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Old 07-04-2017, 07:38 AM   #1
krazybob
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Finding files created after 01-01-2017


For the life of me I cannot remember the command to find files created in the year 2017. I know that there are numerous was but as I recall it was a 'find' command and possibly used '-mtime'.

Thanks in advance.
 
Old 07-04-2017, 08:20 AM   #2
hydrurga
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Entering linux find files year in Google Search returns the following page:

https://unix.stackexchange.com/quest...-based-on-year

which suggests:

Quote:
find /media/WD/backup/osool/olddata/ -newermt 20120101 -not -newermt 20130101
for 2012 (modify as necessary).
 
Old 07-04-2017, 09:03 AM   #3
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The specifics for that would be in the manual page for find under -newerXY. In the above example, X is m to check the modification time and Y is t to reference a time string.

Code:
man find
 
Old 07-04-2017, 05:44 PM   #4
krazybob
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This is on CentOS 6.9 and fails.

Quote:
find: invalid predicate `-newermt'
Quote:
man find
is of little help to a newbie... I've already scoured Google and cannot find the prior solutons.
 
Old 07-04-2017, 05:58 PM   #5
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Entering find invalid predicate in Google Search returns the following page:

https://stackoverflow.com/questions/...-using-newermt

which suggests that your operating system may not support -newermt, in which case you can use -newer and compare the dates against two files for which you have set the modification dates.
 
Old 07-04-2017, 06:54 PM   #6
chrism01
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Just a minor point, but *nix filesystems don't (usually) store create date
Quote:
Three fields in the inode structure contain the last access, change, and modification times: atime, ctime, and mtime. The atime field is updated each time the pointer to the file's data blocks is followed and the file's data is read. The mtime field is updated each time the file's data changes. The ctime field is updated each time the file's inode changes. The ctime is not creation time; there is no way under standard Unix to find a file's creation time.
Perl Cookbook

The 'find' cmd allows you to specify which one you want to use.
 
Old 07-04-2017, 07:11 PM   #7
hydrurga
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Quote:
Originally Posted by chrism01 View Post
Just a minor point, but *nix filesystems don't (usually) store create date.
Just to add some info, the ext4 filesystem's extended inodes do include crtime, which stores the file creation time.
 
Old 07-04-2017, 11:48 PM   #8
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Quote:
Originally Posted by krazybob View Post
This is on CentOS 6.9 and fails.

Quote:
man find
is of little help to a newbie...
Right. But it is of some help, and the goal is to move forward even if in small steps. What did the manual page show in regards to -newerXY for your CentOS 6.x? Your choices are limited to what the documentation on your machine shows.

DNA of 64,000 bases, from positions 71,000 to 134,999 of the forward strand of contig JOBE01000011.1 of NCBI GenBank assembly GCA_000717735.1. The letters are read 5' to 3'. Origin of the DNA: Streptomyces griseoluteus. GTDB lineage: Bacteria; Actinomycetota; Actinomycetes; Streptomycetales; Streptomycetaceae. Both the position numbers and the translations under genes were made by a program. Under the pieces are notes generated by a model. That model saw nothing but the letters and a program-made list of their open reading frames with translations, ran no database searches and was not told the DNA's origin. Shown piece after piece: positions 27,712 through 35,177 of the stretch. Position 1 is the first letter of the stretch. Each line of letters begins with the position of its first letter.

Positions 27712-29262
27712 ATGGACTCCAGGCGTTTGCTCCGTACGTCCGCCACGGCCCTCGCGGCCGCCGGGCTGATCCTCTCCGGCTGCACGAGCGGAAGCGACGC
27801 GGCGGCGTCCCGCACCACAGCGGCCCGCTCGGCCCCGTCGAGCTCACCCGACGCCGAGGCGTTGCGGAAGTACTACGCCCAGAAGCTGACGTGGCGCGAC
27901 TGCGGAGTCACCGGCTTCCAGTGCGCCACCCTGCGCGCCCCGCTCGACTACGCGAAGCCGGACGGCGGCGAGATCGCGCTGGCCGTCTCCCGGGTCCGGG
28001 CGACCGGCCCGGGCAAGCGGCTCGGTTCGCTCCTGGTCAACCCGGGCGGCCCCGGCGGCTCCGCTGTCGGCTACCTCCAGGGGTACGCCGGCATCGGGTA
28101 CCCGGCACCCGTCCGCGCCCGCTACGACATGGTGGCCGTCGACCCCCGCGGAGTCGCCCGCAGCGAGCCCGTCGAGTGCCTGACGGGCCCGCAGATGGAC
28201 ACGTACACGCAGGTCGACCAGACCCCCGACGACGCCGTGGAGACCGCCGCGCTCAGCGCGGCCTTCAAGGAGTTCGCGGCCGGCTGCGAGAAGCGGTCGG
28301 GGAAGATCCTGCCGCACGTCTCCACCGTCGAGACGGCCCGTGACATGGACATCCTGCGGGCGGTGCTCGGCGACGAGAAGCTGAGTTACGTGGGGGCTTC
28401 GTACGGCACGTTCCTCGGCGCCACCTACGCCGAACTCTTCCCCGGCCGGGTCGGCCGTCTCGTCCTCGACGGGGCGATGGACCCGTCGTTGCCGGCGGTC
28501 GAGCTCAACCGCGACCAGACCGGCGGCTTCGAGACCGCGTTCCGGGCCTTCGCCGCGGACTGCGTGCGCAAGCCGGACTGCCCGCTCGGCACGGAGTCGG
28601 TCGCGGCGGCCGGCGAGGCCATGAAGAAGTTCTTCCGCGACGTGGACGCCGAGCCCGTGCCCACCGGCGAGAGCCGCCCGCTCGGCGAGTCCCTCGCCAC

If -newer is the only such option, then you'll have to touch two files with custom dates and then use -newer and \! -newer instead.

Code:
touch --date=20170601 start.foobar
touch --date=20170630 end.foobar

find /some/dir/ -type f -newer start.foobar \! -newer end.foobar -print
The backslash \ is there to escape the exclation mark ! so that it is passed to find instead of being processed by the shell. In the shell it is a special symbol that would cause other actions to be taken.
 
Old 07-04-2017, 11:59 PM   #9
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Re crtime on ext4 (only); yeah, also known as birthtime . See eg https://unix.stackexchange.com/quest...-empty-on-ext4 for a way of getting it.

AFAIK, very few if any std utils currently set or read this:
https://moiseevigor.github.io/softwa...nux-with-ext4/
 
Old 07-05-2017, 05:38 AM   #10
krazybob
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But this server is a EXT3 system. I appreciate the help by man find is as helpful as telling a blind man that the 7-11 down on the corner on the left. Maybe he can smell the nachos. Bad example but hopefully you get my point.

I was once a prolific programmer. But with Linux and the plethora of command line switches make learning a struggle for me. Which ones work with others? Etc. I'm struggling. My newest server using Centos 6.9. I am trying to clean out all of the sites that have been hacked and used to build websites within web sites. Alibaba. They hide files everywhere.
 
Old 07-05-2017, 05:47 AM   #11
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Quote:
Originally Posted by krazybob View Post
Which ones work with others?
That's what the manual pages are for. They are how you navigate the system. They are references to look up stuff in and are terse as references should be.

Quote:
Originally Posted by krazybob View Post
Etc. I'm struggling. My newest server using Centos 6.9. I am trying to clean out all of the sites that have been hacked and used to build websites within web sites. Alibaba. They hide files everywhere.
Sorry to hear that. Yes, once they are in they can and do hide files everywhere. Figure out how they got in ...

But once they have gotten in you have one option and one option only: backup your data again, backup your logs, reformat and do a fresh but locked down install of CentOS. What kind of recovery plan do you have on file?
 
Old 07-05-2017, 09:10 AM   #12
krazybob
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This works

Code:
touch --date "2017-12-01" /tmp/start
touch --date "2017-12-31" /tmp/end
find . -type f -newer /tmp/start -not -newer /tmp/end
 
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